by Luxi Xu
Tommy Wiseau baffles the world with a disjointed dialogue and the rough outline of a plot in his ‘masterpiece’ The Room. It makes you wonder what alien planet you have been transported to. Unlike the paintings of Salvador Dalí or the poems of Stéphane Mallarmé, the strong surrealist undertone throughout was tragically unintentional.
I was originally attracted to Wiseau’s film after watching the cult classic The Rocky Horror Picture Show and going through trash cinema icon Sharknado. I had heard whispered rumours about The Room, the mutant child of the two genres. I thought I knew what I was getting into: bad CGI, loose plots, and shouting at the screen in cheerful enjoyment. Right? Wrong.
The Room was written by, directed by, and due to the initial lack of interest, exclusively watched by main actor Tommy Wiseau. After 15 years, somehow it has gained a great viewership outside of the mainstream, with celebrities like Seth Rogen and James Franco adopting it as their guilty pleasure. Screenings across the US are sold out monthly and filled with fans that bond over cruel mockery of the film. Who needs enemies with fans like these?
The cinemas are filled with a distinctive sense of laughing at Wiseau. And as I sat through the most uncomfortable 99 minutes of my life, I could see why. I was hooked, I was part of the cult.
The Room has held its place as the epitome of ‘badness’; it is difficult to resist tearing it apart when Wiseau’s butt cheek flexes on the big screen. Wiseau’s character, Johnny, punctuates every line with a forced chuckle that sounds like a mixture of Chewbacca and Count Dracula. There are a total of 5 painfully long sex scenes that made me desperately want the film to end.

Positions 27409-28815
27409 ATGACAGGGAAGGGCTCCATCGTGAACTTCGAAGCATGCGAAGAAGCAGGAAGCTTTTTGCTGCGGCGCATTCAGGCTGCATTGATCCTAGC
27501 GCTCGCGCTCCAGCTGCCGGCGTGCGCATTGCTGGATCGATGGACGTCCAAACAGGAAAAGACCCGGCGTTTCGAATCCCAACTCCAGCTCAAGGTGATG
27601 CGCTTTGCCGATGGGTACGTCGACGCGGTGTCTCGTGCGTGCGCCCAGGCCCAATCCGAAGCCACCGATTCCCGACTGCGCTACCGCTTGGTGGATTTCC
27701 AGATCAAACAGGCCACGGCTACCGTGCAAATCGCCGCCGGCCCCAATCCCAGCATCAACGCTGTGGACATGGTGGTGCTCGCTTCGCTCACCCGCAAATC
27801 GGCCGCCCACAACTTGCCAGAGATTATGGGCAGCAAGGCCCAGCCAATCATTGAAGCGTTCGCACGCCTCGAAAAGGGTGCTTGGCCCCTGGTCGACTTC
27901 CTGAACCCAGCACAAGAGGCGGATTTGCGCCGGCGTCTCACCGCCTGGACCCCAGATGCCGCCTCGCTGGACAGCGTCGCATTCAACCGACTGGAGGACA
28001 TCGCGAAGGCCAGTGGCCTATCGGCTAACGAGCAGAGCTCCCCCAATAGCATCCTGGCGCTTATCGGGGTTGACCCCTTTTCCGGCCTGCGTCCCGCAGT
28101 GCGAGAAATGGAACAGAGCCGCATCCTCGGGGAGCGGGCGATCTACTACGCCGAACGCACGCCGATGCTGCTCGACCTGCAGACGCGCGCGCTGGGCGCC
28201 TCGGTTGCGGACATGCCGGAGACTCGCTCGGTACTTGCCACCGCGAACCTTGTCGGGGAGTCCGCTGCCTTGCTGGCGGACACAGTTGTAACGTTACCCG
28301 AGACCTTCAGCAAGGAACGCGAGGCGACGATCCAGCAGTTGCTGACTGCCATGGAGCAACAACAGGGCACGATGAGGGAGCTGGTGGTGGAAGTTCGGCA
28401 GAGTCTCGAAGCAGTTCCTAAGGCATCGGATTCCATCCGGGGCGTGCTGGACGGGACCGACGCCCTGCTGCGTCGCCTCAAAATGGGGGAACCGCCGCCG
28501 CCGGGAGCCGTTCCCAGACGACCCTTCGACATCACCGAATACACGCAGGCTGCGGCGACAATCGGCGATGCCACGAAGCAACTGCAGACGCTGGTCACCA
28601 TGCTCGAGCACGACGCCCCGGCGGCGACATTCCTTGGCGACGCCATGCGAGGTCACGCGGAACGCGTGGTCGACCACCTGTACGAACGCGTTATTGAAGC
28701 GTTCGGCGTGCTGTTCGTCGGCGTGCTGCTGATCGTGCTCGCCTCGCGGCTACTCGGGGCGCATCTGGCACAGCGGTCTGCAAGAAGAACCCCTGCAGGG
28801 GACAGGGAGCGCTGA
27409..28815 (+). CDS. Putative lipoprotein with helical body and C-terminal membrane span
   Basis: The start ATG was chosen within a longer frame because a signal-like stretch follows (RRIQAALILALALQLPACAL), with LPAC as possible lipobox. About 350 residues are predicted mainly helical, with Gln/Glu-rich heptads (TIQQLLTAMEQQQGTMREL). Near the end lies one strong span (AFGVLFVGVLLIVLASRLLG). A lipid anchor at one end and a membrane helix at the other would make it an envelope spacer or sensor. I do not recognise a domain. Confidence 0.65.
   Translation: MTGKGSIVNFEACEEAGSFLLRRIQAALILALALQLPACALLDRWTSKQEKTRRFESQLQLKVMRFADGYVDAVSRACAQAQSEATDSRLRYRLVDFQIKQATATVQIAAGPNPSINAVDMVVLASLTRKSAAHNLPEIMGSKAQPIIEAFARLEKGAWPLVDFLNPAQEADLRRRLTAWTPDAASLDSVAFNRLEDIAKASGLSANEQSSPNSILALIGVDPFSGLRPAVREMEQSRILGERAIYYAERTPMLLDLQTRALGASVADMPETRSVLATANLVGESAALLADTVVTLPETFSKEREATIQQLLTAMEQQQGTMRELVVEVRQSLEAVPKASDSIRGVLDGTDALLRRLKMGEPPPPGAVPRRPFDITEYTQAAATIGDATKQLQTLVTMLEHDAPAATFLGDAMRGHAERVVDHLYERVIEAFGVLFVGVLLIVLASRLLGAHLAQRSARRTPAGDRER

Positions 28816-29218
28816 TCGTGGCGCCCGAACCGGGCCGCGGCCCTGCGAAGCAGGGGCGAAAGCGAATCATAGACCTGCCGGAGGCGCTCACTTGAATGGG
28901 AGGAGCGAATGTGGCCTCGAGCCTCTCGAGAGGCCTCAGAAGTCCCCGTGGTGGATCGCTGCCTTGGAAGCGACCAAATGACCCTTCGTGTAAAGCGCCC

So you must wonder, how did Wiseau blow $6 million on a film that ultimately looks like an amateur soft-core porn shot in your college dorm room? The budget and time spent is not proportional to the final product.
Despite this, I have found myself experiencing this movie again and again. Because simply watching this movie doesn’t do it justice. You must immerse yourself and accept The Room for what it is. Different from the horror movie cult, different from sing-a-long musicals, but plenty to offer nonetheless.
So why is it so attractive?
The pure absurdity of the experience brings the audience closer together and alienates them from Wiseau. It follows Freud’s principles of laughter and humour as the natural initial reaction to the bizarre and unexpected. The Room missed its aim of a romantic blockbuster and falls under the genre of a tragicomedy. Tragic in its production; comic in its reception.
Everything from the clucking chicken imitation to the random framed photos of silverware in the background adds to the magic of the film. There is something strangely endearing about the whole thing. I guess he had me at “Oh hi Mark.”